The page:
FNB increases private banking fees, launches new mid-market account

New Aspire black card goes head-to-head with Capitec (and Discovery!)
A reward of up to R1 500 towards a new pair of shoes each year can now be earned by Aspire (previously Gold) account holders. Image: Jin Lee, Bloomberg

FNB will increase the monthly fees of its Premier, Private Clients and Private Wealth accounts from July 1 following the freeze last year due to the impact of the Covid-19 pandemic.

Read: FNB takes R270 million knock on fees (Mar 2020)

The bundle pricing on Fusion Premier will increase from R209 to R219 a month, on Fusion Private Clients from R385 to R399 a month, and on Fusion Private Wealth from R470 to R499 a month. These are increases of between 3.6% and 6.2%. Monthly fees of the non-Fusion products will also increase.

Fees of entry-level Easy Zero (no monthly fee), Easy PAYU (pay-as-you-use) (R4.95pm) and Easy Smart (R59pm) accounts remain the same. Cash withdrawals at ATMs on Easy Zero and Easy PAYU accounts have been reduced from R8 per R1 000 to R7 per R1 000 (up to a limit of R2 000).

Emphasis on value

The bank is focusing on the value offered on its accounts hard, positioning this as ‘three times the monthly account fee’. Rewards via eBucks, free FNB Connect data and bundled transactions are counted as part of this value. It contends that on Premier, for example, clients receive R599 in value.

A major change is that from July, customers will be able to pay their monthly transactional fees with eBucks.

FNB will also retire its clichéd Gold account and replace it with an entirely new product, Aspire (it was the first bank in the market to launch a ‘gold’ account). FNB Aspire at R99 a month is more affordable than the account it replaces (currently R109pm) and is also centred on ‘value’.

Johan Moolman, CEO of eBucks, says “in Aspire, things are changing for the better”.

The way eBucks works on Premier, Private Clients and Private Wealth – with tiering and points levels – falls away.

Very simply, Aspire customers who qualify for eBucks (minimum deposit and three payments/purchases on the app) will earn up to R150 per month in four categories:

  • Shopping at Shoprite/Checkers/USave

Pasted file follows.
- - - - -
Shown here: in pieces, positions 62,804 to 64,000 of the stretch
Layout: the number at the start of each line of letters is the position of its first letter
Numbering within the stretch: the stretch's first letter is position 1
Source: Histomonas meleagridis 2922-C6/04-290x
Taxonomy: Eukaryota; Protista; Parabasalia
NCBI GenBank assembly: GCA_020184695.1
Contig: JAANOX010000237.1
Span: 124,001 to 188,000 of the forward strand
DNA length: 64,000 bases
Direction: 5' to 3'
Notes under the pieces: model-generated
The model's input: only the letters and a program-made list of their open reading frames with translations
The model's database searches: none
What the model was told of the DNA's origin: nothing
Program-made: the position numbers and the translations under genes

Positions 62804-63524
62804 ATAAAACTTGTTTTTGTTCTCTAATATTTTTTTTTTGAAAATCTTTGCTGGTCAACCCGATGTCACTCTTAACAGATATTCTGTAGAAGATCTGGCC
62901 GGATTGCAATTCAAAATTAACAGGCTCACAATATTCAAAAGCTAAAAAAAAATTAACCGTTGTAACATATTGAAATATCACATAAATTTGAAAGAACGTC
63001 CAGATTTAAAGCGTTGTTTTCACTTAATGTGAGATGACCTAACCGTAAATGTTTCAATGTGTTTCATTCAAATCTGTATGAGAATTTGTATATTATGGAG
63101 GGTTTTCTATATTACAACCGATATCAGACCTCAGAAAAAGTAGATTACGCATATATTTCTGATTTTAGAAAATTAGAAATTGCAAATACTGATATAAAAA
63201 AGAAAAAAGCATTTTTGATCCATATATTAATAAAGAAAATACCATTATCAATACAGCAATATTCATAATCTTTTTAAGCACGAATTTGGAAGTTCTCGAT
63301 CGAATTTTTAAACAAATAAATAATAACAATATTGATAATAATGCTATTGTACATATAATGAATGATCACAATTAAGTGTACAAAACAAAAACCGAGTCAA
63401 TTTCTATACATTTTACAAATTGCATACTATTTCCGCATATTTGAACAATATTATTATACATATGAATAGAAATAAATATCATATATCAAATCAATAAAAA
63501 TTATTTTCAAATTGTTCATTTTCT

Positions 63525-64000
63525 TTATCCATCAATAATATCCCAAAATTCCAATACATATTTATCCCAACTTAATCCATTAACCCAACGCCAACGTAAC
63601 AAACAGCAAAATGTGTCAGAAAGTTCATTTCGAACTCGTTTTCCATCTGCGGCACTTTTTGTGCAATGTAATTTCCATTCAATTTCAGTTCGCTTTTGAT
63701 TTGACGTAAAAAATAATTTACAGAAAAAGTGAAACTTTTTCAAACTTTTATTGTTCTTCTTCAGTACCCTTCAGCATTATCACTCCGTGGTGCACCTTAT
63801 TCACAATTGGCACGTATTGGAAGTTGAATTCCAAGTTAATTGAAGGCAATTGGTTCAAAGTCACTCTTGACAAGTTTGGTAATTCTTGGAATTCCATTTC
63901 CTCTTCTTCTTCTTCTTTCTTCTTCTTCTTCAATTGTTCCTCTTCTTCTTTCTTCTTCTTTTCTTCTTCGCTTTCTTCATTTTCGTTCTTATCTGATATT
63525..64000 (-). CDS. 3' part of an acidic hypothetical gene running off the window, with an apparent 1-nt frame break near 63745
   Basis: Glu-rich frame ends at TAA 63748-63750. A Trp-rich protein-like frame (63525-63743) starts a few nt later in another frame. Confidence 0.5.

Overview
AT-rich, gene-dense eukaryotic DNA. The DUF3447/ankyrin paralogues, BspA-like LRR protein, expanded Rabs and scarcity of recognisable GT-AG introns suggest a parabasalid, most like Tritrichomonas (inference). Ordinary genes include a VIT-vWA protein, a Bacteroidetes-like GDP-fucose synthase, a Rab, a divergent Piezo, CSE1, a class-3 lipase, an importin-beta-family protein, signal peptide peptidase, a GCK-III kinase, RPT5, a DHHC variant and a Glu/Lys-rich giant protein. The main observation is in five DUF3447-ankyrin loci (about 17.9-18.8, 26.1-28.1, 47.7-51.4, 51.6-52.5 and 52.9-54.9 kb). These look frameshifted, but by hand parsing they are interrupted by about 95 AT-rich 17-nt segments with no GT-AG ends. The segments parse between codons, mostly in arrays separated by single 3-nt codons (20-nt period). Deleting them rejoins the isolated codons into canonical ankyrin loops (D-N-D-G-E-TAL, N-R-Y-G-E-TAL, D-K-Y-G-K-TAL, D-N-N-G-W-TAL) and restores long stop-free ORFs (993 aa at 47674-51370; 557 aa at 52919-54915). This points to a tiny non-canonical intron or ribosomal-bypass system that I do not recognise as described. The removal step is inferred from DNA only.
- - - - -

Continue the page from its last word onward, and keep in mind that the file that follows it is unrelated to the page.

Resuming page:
• Shopping at Clicks
  • Fuel purchases at Engen
  • Bus tickets with Intercape
When you spend at one of the partners in a calendar month FNB Aspire Current Account (or standalone Aspire Credit Card) FNB Aspire Current or Fusion Account and minimum savings balance or credit product
R500 R25 in eBucks R25 in eBucks
R1 000 (another) R25 in eBucks (another) R25 in eBucks
R2 000 n/a (another) R50 in eBucks
R3 000 n/a (another) R50 in eBucks
Total potential earn per month R50 in eBucks R150 in eBucks

This equates to an earn rate of 5%.

Fuel rewards

On fuel purchases at Engen, Moolman says Aspire customers will earn a flat rate of 60c per litre until they reach each reward amount (eg. R25 in eBucks) and up to the reward limit (R150 in eBucks).

If they have a vehicle financed through Wesbank and fill up exclusively at Engen, this is doubled-up at the end of the quarter (to R1.20 per litre).

The launch of Aspire – with a black card – comes after Capitec shifted the colour and positioning of its card from gold to black in 2019.

The middle-income market is arguably the most competitive segment in the country and the overdue repositioning of FNB’s account targeting those who earn between R15 000 and R37 500 a month is a clear response to Capitec.

Shoe reward

As part of Aspire, it will also offer customers the ability to earn a shoe reward. In a basic way, this seeks to position its account against the Vitality Money (and broader Vitality) proposition from Discovery Bank.